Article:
On 5 March 2011 I sent a complaint to the ASA regarding the website content of homeopath Helen Saunders. This was done for a number of reasons:
First: This was done because homeopathy lacks any reliable evidence to support the claims being made. Those claims range from minor, self limiting conditions, through to far more serious ones and these claims need to be challenged.
Second: This was done in support of the Nightingale Collaboration who seek to challenge misleading claims. I am fortunate enough to be in a position where I can play a small part in supporting this organisation and I would urge others to visit the site and get involved.
Homeopaths along with all other CAM practitioners regularly complain that the rules are unfair and shouldn’t apply to them, or that the evidence required is the wrong sort of evidence. What they need to remember is that these rules apply to everyone …… CAM is not a special case, there is no reason why the rules shouldn’t apply to your claims in the same way they apply to everybody else.
Third: I have had dealings with this homeopath before over homeopathic vaccination alternatives, advice & remedies for serious tropical diseases like malaria and Typhoid. Homeopath(et)ic Travel Advice The danger in offering ineffective sugar pills to protect against potentially life threatening diseases is abundantly clear!
I felt that there were a number of areas where Helen Saunders website was making misleading claims and in breach of the ASA guidelines.
The main page made the claim:
“It is also helpful in transitional periods such as the menopause (it can provide a natural and effective alternative to HRT) and life changing situations such as pregnancy and childbirth.“
As in the travel advice she had previously offered me …. she is offering homeopathy as an effective alternative without any evidence to substantiate it
Other pages includes claims that said:
“Homeopathic treatment during pregnancy promotes healthy development of the baby before birth and helps to keep the mother in good health“
If you are going to claim that your little sugar pills can help support the healthy development of an unborn child, then you’re going to need to prove it! The page continued, claiming to be able to help everything from sore nipples and nappy rash, through to asthma, allergies, Polycystic Ovary Syndrome and endometriosis. What was lacking was any form of evidence for any of these conditions.
A copy of the page was saved (using Freezepage) here: homeopathy4health
Obviously the ASA have been in contact and something of a change seems to have taken place! Once all the false claims have been removed, there isn’t much left.
A record of the changes can be found here: https://www.changedetection.com/log/uk/org/homeopathy4health/saunders_log.html (Click on the ‘view changes’ for more detail)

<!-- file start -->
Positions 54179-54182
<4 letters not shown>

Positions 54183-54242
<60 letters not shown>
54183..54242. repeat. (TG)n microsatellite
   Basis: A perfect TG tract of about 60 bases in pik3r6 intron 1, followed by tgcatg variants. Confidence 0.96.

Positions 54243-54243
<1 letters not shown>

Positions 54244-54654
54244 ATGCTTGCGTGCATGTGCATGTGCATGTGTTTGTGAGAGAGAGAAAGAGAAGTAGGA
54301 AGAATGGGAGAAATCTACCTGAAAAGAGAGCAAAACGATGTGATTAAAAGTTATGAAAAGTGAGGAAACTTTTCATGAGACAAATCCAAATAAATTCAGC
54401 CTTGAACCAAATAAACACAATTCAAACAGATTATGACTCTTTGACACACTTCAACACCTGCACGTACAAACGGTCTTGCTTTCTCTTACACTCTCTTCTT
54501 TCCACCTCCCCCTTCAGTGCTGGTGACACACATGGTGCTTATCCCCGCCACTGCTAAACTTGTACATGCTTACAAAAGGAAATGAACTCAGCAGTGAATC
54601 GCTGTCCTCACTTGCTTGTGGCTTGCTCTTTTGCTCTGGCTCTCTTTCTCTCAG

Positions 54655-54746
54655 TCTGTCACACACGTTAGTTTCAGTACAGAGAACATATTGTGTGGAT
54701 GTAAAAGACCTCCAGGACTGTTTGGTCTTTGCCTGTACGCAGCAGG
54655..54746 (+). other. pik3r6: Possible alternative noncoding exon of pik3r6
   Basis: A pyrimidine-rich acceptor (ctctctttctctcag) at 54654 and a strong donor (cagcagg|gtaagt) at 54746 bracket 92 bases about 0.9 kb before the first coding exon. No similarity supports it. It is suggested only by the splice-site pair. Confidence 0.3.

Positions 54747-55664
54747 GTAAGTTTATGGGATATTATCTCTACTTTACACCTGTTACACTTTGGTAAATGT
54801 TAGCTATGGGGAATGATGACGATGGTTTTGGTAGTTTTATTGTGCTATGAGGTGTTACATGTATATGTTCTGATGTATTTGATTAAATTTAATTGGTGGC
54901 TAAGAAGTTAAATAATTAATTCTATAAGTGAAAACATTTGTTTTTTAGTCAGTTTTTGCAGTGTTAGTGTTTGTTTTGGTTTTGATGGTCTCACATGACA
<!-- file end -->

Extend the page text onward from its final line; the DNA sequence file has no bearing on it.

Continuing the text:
Other areas of her website have also changed, the HRT claim has gone from the main page and many of the pages now contain disclaimers like
“IN THIS CONTEXT AND WHERE MENTIONED ON THIS WEBSITE THE WORD “TREATMENT” OR “TREAT” IN NO WAY PROMISES OR IMPLIES CURE BUT AN ANALYSIS OF THE CASE AND SUGGESTIONS FOR A HOMEOPATHIC REMEDY/S”
“IN THIS CONTEXT AND WHERE MENTIONED ON THIS WEBSITE THE WORD “SYMPTOMS” DOES NOT REFER TO SYMPTOMS AS RECOGNISED BY THE MEDICAL PROFESSION BUT SYMPTOMS AS RECOGNISED BY HOMEOPATHIC PHILOSOPHY”
Now I’m not sure how the ASA view these sort of disclaimers. But it seems the best homeopaths can offer is no prospect of a cure for symptoms not recognised by medical professionals!
Current version of her website: http://www.homeopathy4health.org.uk/
Helen Saunders is a registered member of the Society of Homeopaths and claims to practice in accordance with their Code of Ethics, something she was clearly not doing. Their Code of Ethics on Advertising and Media states:
38 All advertising must be published in a way that conforms to the law and to (the guidance issued in the British Code of Advertising Practice).
If the information had complied with the CAP Codes, there would be no need to change it!
39 Professional advertising must be factual and not seek to mislead or deceive, or make unrealistic or extravagant claims. Advertising may indicate special interests but must not make claims of superiority or disparage professional colleagues or other professionals. No promise of cure, either implicit or explicit,should be made of any named disease. All research should be presented clearly and honestly and without distortion, all speculative theories will be stated as such and clearly distinguished.
The information on this site was not certainly not factual and was making extravagant and unrealistic claims, so was therefore misleading. In offering to treat numerous named conditions it certainly implied a cure. Research for any of the conditions totally lacking, let alone clearly and honestly presented.
This homeopath was clearly in breach of the code of ethics she had signed up to. Helen Saunders is not alone here there are many more homeopaths who are registered with the Society Of Homeopaths (or other associations) who make claims of a similar nature … or worse.
The Society of Homeopaths must surely be aware that their members are making these claims, yet they do nothing to ensure their members comply with the code If their members do not voluntarily abide by their code and the Society of Homeopaths take no action to enforce it …….. then their code is meaningless.